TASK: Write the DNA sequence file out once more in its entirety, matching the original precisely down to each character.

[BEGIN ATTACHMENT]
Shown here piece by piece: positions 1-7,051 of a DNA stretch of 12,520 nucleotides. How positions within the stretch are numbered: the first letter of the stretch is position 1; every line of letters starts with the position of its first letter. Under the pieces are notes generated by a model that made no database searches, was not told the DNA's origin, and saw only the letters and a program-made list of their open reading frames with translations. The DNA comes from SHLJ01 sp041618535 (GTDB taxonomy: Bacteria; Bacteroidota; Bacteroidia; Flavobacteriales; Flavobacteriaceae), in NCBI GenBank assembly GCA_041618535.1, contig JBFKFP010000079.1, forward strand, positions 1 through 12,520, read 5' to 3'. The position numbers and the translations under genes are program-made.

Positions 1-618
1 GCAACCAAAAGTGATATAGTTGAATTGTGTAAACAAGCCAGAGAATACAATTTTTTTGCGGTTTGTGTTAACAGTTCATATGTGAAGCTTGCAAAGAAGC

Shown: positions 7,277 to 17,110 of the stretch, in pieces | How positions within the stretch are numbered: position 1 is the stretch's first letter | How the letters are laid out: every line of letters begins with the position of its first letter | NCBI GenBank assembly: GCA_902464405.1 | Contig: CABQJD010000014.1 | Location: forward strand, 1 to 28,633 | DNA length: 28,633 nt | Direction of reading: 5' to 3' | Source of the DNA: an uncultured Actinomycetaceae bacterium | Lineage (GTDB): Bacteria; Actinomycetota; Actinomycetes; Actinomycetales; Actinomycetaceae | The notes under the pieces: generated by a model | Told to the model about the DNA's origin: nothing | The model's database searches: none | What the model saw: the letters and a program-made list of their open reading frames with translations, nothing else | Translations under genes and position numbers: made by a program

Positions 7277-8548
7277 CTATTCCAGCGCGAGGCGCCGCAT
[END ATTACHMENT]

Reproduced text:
Shown here piece by piece: positions 1-7,051 of a DNA stretch of 12,520 nucleotides. How positions within the stretch are numbered: the first letter of the stretch is position 1; every line of letters starts with the position of its first letter. Under the pieces are notes generated by a model that made no database searches, was not told the DNA's origin, and saw only the letters and a program-made list of their open reading frames with translations. The DNA comes from SHLJ01 sp041618535 (GTDB taxonomy: Bacteria; Bacteroidota; Bacteroidia; Flavobacteriales; Flavobacteriaceae), in NCBI GenBank assembly GCA_041618535.1, contig JBFKFP010000079.1, forward strand, positions 1 through 12,520, read 5' to 3'. The position numbers and the translations under genes are program-made.

Positions 1-618
1 GCAACCAAAAGTGATATAGTTGAATTGTGTAAACAAGCCAGAGAATACAATTTTTTTGCGGTTTGTGTTAACAGTTCATATGTGAAGCTTGCAAAGAAGC

Shown: positions 7,277 to 17,110 of the stretch, in pieces | How positions within the stretch are numbered: position 1 is the stretch's first letter | How the letters are laid out: every line of letters begins with the position of its first letter | NCBI GenBank assembly: GCA_902464405.1 | Contig: CABQJD010000014.1 | Location: forward strand, 1 to 28,633 | DNA length: 28,633 nt | Direction of reading: 5' to 3' | Source of the DNA: an uncultured Actinomycetaceae bacterium | Lineage (GTDB): Bacteria; Actinomycetota; Actinomycetes; Actinomycetales; Actinomycetaceae | The notes under the pieces: generated by a model | Told to the model about the DNA's origin: nothing | The model's database searches: none | What the model saw: the letters and a program-made list of their open reading frames with translations, nothing else | Translations under genes and position numbers: made by a program

Positions 7277-8548
7277 CTATTCCAGCGCGAGGCGCCGCAT